LCL 288: 398-399
465 a 30καὶ ἄλλη φθορὰ παρὰ τὴν φθορὰν ἣν φθείρεται φθειρομένου τοῦ σώματος. ὥστ᾿ ἐπεὶ οὐ φαίνεται τοιαύτη οὖσα, ἄλλως ἂν ἔχοι πρὸς τὴν τοῦ σώματος κοινωνίαν.
465 bIII. Ἴσως δ᾿ ἄν τις ἀπορήσειεν εὐλόγως, ἆρ᾿ ἔστιν οὗ ἄφθαρτον ἔσται τὸ φθαρτόν, οἷον τὸ πῦρ ἄνω, οὗ μή ἐστι τὸ ἐναντίον. φθείρεται γὰρ τὰ μὲν ὑπάρχοντα τοῖς ἐναντίοις κατὰ συμβεβηκός, 5τῷ ἐκεῖνα φθείρεσθαι· ἀναιρεῖται γὰρ τἀναντία ὑπ᾿ ἀλλήλων· κατὰ συμβεβηκὸς δ᾿ οὐθὲν τῶν ἐν ταῖς οὐσίαις ἐναντίων φθείρεται, διὰ τὸ μηθενὸς ὑποκειμένου κατηγορεῖσθαι τὴν οὐσίαν. ὥσθ᾿ ᾧ μή ἐστιν ἐναντίον καὶ ὅπου μή ἐστιν, ἀδύνατον ἂν εἴη φθαρῆναι· τί γὰρ ἔσται τὸ φθεροῦν, εἴπερ ὑπ᾿ ἐναντίων 10μὲν φθείρεσθαι συμβαίνει μόνων, τοῦτο δὲ μὴ ὑπάρχει, ἢ ὅλως ἢ ἐνταῦθα; ἢ τοῦτο τῇ μὲν ἀληθές ἐστι τῇ δ᾿ οὔ· ἀδύνατον γὰρ τῷ ὕλην ἔχοντι μὴ ὑπάρχειν πως τὸ ἐναντίον. πάντῃ μὲν γὰρ ἐνεῖναι τὸ θερμὸν ἢ τὸ εὐθὺ ἐνδέχεται, πᾶν δ᾿ εἶναι ἀδύνατον ἢ θερμὸν ἢ εὐθὺ ἢ λευκόν· ἔσται γὰρ τὰ 15πάθη κεχωρισμένα. εἰ οὖν, ὅταν ἅμα ᾖ τὸ ποιητικὸν καὶ τὸ παθητικόν, ἀεὶ τὸ μὲν ποιεῖ τὸ δὲ πάσχει, ἀδύνατον μὴ μεταβάλλειν. ἔτι καὶ εἰ ἀνάγκη περίττωμα ποιεῖν, τὸ δὲ περίττωμα ἐναντίον· ἐξ ἐναντίου γὰρ ἀεὶ ἡ μεταβολή, τὸ δὲ περίττωμα ὑπόλειμμα τοῦ προτέρου. εἰ δὲ πᾶν 20ἐξελαύνει τὸ ἐνεργείᾳ ἐνατίον, κἂν ἐνταῦθ᾿ ἄφθαρτον
liable to some other form of destruction beyond that which overtakes it when the body is damaged. Since this is evidently not the case, the association of the soul with the body must be on a different principle.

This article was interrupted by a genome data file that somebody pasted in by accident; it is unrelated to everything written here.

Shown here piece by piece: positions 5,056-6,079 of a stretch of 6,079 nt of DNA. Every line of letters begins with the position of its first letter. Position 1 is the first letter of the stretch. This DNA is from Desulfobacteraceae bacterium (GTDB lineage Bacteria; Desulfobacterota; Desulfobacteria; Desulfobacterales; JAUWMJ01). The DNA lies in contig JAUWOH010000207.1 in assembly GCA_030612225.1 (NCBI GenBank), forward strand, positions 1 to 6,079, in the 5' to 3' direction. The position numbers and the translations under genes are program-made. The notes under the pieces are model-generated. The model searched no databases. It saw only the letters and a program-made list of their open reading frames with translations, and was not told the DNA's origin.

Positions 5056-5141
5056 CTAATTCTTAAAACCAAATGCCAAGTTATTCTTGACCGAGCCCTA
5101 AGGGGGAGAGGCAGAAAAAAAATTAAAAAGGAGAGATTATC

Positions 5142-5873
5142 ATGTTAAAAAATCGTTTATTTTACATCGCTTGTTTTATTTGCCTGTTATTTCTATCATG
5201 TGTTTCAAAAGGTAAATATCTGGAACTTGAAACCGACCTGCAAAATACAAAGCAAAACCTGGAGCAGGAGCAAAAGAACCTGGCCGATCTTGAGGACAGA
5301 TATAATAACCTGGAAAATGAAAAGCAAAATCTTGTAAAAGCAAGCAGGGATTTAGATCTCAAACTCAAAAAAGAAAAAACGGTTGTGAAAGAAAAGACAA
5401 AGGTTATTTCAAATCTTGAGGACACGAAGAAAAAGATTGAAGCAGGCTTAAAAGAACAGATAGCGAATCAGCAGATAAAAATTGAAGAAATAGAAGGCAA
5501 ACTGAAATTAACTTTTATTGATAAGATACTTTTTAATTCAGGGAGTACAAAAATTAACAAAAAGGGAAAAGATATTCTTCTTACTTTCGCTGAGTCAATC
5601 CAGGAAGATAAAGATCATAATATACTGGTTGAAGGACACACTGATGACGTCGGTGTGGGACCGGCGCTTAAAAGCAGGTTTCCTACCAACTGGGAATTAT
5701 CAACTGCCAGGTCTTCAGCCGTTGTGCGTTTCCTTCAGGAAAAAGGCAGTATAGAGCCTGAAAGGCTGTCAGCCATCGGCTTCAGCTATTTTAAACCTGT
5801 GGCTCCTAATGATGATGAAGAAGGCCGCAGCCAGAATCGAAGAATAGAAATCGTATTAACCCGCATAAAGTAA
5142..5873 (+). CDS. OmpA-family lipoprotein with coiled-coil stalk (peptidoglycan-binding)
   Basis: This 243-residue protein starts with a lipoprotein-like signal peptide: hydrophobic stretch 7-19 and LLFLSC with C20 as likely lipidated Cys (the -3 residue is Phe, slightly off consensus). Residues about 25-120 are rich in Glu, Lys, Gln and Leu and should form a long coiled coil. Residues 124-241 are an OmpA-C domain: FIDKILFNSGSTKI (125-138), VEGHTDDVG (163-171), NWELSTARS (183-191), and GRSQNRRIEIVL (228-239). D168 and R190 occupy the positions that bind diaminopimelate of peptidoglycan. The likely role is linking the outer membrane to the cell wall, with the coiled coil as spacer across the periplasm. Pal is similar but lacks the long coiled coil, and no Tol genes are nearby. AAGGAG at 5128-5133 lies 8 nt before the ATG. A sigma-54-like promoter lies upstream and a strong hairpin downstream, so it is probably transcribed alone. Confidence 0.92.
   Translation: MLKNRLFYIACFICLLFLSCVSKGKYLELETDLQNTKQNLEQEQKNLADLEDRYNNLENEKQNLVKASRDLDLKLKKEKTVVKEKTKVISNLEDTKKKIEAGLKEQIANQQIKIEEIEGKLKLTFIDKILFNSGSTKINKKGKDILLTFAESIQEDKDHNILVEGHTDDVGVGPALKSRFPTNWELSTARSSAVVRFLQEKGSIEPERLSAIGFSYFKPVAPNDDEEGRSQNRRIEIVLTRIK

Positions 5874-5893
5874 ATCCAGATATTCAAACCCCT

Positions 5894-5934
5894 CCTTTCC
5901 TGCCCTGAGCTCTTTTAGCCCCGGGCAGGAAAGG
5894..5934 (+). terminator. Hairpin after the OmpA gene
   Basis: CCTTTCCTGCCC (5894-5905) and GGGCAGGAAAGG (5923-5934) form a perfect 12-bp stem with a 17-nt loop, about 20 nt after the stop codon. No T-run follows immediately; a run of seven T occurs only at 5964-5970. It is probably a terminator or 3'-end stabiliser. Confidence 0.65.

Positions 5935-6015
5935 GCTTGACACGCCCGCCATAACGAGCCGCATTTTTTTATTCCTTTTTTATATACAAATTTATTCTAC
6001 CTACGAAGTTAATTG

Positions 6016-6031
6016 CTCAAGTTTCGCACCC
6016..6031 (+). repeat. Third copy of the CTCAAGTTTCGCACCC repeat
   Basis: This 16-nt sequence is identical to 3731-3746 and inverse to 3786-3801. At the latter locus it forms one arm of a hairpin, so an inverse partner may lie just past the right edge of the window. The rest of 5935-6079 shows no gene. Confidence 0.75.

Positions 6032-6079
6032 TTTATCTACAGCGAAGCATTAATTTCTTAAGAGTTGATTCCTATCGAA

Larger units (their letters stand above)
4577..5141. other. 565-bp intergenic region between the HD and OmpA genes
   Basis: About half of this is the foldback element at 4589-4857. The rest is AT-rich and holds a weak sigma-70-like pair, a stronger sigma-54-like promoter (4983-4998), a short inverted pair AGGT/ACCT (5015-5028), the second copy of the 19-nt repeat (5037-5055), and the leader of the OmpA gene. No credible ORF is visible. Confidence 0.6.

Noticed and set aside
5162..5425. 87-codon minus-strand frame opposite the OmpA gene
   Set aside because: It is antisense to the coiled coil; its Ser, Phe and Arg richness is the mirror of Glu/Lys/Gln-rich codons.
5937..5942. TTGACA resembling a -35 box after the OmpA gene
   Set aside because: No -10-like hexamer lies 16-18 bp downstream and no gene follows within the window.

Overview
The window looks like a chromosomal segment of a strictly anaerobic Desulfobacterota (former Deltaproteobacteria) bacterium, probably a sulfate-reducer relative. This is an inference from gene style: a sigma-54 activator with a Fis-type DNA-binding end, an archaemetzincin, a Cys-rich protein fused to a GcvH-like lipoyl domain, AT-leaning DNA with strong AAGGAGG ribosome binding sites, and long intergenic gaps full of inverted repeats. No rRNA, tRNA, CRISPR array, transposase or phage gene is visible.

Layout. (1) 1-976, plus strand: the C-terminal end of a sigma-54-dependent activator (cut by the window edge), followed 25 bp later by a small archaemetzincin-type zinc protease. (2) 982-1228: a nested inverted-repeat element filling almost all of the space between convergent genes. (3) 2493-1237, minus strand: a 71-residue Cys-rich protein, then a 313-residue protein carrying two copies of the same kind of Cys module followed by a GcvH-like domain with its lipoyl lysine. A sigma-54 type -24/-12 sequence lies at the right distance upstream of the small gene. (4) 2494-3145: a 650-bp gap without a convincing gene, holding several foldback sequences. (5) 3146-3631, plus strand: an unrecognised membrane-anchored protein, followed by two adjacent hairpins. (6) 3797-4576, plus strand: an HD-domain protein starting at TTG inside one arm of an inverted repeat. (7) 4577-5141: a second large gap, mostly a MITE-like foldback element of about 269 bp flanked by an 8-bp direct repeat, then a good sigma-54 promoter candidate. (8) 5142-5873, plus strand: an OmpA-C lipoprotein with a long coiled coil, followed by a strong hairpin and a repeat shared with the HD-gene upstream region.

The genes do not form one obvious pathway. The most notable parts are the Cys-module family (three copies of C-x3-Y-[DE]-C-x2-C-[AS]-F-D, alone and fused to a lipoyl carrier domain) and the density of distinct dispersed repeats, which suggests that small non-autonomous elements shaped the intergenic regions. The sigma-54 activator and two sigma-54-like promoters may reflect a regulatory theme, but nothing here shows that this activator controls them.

III. It might reasonably be asked whether thereIs indestructibility impossible? is any place in which the destructible will be indestructible, as fire is in the upper regions, where it has no contrary. For attributes belonging to contraries are destroyed accidentally by the destruction of the contraries; for contraries eliminate one another; but none of the contraries which exist in substances is destroyed accidentally, because substance cannot be predicated of any subject. It would therefore be impossible for anything to be destroyed which has no contrary, or where its contrary is not present. For what would there be to destroy it, if things can only be destroyed by their contraries, and if such a contrary does not exist, either at all, or at that particular place? Perhaps this statement is partly true and partly untrue; for everything which possesses matter must have a contrary in some sense. Qualities such as heat or straightness may be present anywhere, but nothing can consist solely of heat, straightness, or whiteness; for in that case affections could exist in isolation. If then, whenever the active and passive are found together, the one always acts and the other is acted upon, it is impossible that there should be no change. This is so again if a waste product must be formed, and a waste product is a contrary; for all change proceeds from a contrary, and the waste product is what remains of the former state. But if an object expels all that is actually contrary to it, in that